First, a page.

Category Archives: Portland


Two years ago, things blew apart with Wash. Hurting, and lonely, and facing a quiet summer without him, I turned to the modern lonely hearts club, the Internet. And I found on Twitter a sweet and funny guy who was bored at work and wanted to chat about all sorts of things. And we became close friends, and pretty soon, my day didn’t feel right if I hadn’t heard from him in the morning. And I’d go on dates, and would leave them feeling unsatified, because the person I wanted to be dating wasn’t them. It was him. 

And I was deeply unhappy, not realizing that the Bitch had snuck through a crack in my defenses and ravaged me again, so stealthily this time, I didn’t even realize it happening, instead blaming my marriage and my breakups and my job for my deep sense of sadness and dread. I couldn’t sleep in my bed, so I resigned myself to uncomfortable nights in the couch, further eroding my closeness with my husband. I felt friendships begin to crack, and even though I had a new job that I loved and wanted very much, I felt like I was failing, drowning in the darkness.

The bullshit thing about mental illness is how your own brain lies to you. The Bitch will tell you that you are fine, that everything else is fucked up, and convince you that the problem belongs to everyone else and it’s their job to fix it.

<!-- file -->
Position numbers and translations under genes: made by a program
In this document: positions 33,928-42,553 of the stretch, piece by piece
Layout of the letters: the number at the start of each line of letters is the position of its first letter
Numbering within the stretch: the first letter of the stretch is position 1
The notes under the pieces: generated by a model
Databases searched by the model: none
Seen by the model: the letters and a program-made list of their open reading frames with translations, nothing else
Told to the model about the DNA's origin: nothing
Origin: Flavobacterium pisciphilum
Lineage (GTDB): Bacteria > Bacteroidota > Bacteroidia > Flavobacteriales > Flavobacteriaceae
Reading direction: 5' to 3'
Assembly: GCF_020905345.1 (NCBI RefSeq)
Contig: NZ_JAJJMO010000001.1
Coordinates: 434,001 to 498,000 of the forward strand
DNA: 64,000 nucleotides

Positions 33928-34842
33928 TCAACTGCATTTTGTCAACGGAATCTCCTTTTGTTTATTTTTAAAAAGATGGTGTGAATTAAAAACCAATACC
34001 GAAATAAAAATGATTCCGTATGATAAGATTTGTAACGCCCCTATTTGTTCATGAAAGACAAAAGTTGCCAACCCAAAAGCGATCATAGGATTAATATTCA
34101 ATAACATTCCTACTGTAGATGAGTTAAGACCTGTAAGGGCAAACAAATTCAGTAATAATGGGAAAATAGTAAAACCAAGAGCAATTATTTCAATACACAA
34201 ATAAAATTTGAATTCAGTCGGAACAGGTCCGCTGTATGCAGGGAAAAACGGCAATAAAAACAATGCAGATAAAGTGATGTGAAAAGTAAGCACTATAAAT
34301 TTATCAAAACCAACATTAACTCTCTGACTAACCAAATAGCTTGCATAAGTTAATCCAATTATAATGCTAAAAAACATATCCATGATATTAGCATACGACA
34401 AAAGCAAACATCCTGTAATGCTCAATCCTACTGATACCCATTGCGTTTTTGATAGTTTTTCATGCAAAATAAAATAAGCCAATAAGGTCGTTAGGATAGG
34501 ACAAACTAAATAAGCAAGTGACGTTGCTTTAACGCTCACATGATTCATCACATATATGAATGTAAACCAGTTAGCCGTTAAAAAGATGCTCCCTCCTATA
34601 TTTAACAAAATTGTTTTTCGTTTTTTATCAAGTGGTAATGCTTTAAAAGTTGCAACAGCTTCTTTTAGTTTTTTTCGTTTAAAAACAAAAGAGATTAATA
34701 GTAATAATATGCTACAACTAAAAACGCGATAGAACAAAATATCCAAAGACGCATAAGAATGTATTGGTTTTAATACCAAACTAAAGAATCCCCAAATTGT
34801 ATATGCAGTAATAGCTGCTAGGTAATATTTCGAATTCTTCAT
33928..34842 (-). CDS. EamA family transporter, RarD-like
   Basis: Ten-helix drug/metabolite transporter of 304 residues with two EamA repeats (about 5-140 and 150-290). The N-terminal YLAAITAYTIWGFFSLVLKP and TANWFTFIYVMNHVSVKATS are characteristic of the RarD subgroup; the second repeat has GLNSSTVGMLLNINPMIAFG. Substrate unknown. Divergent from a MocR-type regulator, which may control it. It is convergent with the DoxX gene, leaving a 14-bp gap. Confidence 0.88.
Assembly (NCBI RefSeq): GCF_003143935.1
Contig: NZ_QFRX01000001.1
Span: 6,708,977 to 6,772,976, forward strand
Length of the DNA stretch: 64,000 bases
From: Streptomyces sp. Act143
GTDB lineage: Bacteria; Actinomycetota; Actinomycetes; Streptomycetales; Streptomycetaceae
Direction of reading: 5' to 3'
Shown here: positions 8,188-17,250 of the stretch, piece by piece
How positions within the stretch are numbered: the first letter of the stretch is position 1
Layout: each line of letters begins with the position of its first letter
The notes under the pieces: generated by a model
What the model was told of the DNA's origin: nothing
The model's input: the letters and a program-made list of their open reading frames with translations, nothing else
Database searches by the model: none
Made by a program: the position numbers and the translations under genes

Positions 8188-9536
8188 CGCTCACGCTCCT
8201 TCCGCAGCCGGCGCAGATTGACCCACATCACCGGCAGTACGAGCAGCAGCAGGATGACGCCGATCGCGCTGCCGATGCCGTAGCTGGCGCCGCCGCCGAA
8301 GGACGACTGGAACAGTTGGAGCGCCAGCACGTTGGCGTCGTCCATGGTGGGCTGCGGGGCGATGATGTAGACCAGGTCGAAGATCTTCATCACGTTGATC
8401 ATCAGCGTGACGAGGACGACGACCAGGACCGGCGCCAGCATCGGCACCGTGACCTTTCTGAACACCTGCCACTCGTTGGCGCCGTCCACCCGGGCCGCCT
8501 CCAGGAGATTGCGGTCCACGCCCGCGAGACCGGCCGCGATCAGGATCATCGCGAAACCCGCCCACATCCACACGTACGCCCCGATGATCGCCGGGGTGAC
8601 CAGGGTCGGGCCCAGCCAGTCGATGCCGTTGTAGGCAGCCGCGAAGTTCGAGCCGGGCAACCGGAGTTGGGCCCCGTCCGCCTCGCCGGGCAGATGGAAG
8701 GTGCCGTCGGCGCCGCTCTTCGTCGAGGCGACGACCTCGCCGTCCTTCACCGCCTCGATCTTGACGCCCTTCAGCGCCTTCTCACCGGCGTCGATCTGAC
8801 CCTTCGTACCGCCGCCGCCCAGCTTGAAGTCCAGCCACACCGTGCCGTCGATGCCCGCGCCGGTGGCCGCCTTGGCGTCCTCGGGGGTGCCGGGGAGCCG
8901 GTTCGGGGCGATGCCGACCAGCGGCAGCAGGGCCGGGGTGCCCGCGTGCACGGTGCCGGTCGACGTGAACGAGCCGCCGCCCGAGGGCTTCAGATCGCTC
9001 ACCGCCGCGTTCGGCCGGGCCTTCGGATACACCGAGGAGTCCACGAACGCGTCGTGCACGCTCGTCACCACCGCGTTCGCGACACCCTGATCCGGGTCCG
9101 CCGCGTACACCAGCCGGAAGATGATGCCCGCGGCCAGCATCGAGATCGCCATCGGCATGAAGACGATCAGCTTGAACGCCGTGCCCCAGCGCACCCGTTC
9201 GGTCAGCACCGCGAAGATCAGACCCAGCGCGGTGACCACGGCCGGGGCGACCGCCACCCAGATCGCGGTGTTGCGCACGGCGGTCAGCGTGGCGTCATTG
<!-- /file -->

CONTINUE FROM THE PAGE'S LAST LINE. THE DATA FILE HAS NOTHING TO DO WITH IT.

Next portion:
The Bitch whispers sweetly in your ear that you are alone, that you are doomed to fail, and that no one cares anyhow. She convinces you that fighting is pointless, so why bother.

Something in me was strong enough to realize that I needed to fight.

And I couldn’t do it for myself. It had to be for someone else.

There used to be a spot I drove past, every night on my way home from work. There was a break In the fence, there, and no guardrail, and every time I drove past it, I would think of how easy it would be to drive off the road, drop the many feet down to the freeway below. I could see myself doing it, see the crash scene, the emergency crews, everything. But then I would see my husband, widowed, and trying to explain to the kids what happened. I’d see my mom, losing another child to mental illness. I’d see my kids, my sensitive and gentle son and my daydreaming wisp of a girl child, and I’d keep driving. I’d spend another restless night caught in invasive thoughts of falling off cliffs and bridges, waking to a panic attack and wanting to vomit. 

Heavy stuff for a blog post titled “Joy”, but bear with me here.

I realized a few weeks ago, that I had always fought for other people. I needed to beat my illness for them, for my husband and my kids and my mother, because they counted on me. My mental illness, the depression and anxiety and ADD, was something I needed to overcome because they needed and deserved a healthy mother, wife, daughter, friend. 

I didn’t think I was worth fighting for, on my own. My language was never that I deserved to be a healthy person. 

Last year, that sweet and funny Twitter friend flew up here to visit me. We’d never met in person, and I was scared of what might happen. I was scared that the spark that was online wouldn’t exist in the real world; I was more scared of what would happen if it was. I was in a new job, a position I had coveted and worked hard for.

I was miserable.

Everything hurt, all the time. I barely slept. My marriage felt, to me, like it was falling apart. I felt like I was under-qualified for my new position, and I badly missed my children and my friends. The spark was there with my new partner, and the Bitch was right there with it, telling me he’d never come back, that the happiness I’d felt with him would be snatched away too. Finally, a romantic weekend I had planned with my husband had fizzled. I spent it sad and weeping. My depression snatching away another chance at happiness.